Sunday, August 18, 2019

Social Control Essay -- Sociology, Crime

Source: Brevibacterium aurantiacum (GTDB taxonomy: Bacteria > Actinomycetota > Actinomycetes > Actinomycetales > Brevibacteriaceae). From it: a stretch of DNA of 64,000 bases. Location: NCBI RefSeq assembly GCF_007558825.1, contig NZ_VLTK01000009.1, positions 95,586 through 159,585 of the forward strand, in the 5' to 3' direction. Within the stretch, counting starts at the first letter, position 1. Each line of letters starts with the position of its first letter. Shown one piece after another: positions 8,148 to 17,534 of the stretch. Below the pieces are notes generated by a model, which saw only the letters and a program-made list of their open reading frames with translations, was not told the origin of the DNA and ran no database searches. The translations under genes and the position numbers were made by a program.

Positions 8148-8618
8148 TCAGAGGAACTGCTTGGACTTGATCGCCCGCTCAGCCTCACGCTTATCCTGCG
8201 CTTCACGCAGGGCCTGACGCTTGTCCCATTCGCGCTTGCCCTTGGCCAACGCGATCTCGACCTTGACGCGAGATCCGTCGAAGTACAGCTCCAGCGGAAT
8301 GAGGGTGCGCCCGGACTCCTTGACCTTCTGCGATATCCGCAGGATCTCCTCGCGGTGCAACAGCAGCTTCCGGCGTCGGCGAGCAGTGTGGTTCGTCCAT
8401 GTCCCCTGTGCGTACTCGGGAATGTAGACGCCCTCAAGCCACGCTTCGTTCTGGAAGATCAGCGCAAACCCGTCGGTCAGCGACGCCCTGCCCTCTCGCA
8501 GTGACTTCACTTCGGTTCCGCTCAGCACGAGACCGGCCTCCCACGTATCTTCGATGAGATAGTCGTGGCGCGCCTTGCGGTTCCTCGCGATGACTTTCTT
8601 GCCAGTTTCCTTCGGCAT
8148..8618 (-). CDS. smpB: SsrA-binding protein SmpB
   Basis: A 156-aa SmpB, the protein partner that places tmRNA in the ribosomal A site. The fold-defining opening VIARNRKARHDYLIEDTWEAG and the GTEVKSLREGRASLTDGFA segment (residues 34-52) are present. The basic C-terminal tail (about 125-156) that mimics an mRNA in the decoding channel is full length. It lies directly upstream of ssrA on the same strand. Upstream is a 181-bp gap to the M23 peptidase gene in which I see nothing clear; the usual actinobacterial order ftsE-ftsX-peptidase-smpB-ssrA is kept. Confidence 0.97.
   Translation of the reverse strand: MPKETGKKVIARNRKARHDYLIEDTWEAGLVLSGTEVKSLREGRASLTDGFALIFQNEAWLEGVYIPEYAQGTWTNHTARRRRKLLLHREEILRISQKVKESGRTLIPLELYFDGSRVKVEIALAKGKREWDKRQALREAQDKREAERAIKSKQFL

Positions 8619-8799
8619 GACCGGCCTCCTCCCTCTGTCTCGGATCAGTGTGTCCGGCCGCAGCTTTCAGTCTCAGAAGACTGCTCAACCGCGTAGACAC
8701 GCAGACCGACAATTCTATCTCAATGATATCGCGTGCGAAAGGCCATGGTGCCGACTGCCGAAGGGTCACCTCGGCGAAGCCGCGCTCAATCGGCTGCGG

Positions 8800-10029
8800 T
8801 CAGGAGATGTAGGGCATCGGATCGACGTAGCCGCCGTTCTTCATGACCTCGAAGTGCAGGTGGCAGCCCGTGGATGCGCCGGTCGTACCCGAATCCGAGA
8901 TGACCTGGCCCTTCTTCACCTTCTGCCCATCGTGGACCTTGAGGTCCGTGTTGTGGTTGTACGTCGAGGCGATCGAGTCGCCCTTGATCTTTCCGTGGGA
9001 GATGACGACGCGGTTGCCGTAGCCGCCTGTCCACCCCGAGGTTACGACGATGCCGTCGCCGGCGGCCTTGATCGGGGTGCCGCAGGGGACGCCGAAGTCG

Society is possible through social control. Without social control society would be left in anarchy. Social control is the â€Å"concerted efforts to constrain and direct the conduct of people by inducing conformity and preventing non conformity (Welch, Lecture, 2011).†Ã¢â‚¬Å"Social control is any action, either deliberate of unconscious, that influences conduct toward conformity, whether or not the person being influenced are aware of the process (Hemmens, Walsh, 2011, p.224).† Social control aims at creating a peaceful coexistence that allows society to live in a predictable manner. To the degree that members of a society abide by group rules and expectations, they will be able to know with some degree of certainty what others will do in a variety of situations (Hemmens, Walsh, 2011, p.224).† Society could not function with out a large amount of predictability. For example, drivers know not to drive through red lights because they have been socialized to understa nd the consequences of doing so. This allows the drivers crossing through the green light to predictable know that they can do so safely. To ensure predictability, social control also works to minimize non-conformity and deviance. Non-conformity challenges society’s sense of safety, security, propriety, and freedom (Hemmens, Walsh, 2011, p.224). Social control is exerted through formal social control and informal social control. Formal social control is â€Å"efforts by official agencies, acting in their designated capacity, to constrain and direct the conduct of people (Welch, Lecture, 2011).† Formal social control uses codified rules and regulations, or laws, which are punishable if violated. The criminal justice system uses formal social control in its practice. When individuals vi... ...ast as they could. If the police were more concerned with protecting Ron’s due process rights, Ron would have been protected from such an overzealous investigation and prosecution. Due process is the â€Å"equal treatment before the law; the constitutional mandate that criminal proceedings, from police to corrections, follow established rules or principles, that similar cases be handled in a similar fashion, and that a no person shall be adjudicated guilty without sufficient safeguards against state power (Welch, Lecture, 2011).† If Ron’s investigation and trial took the time to ensure that his rights were not being violated, and also weren’t tainted by police malpractice, Ron wouldn’t have been convicted of a crime he didn’t commit. An innocent man was put through a corrupt criminal justice system, and almost died because his due process rights were violated.

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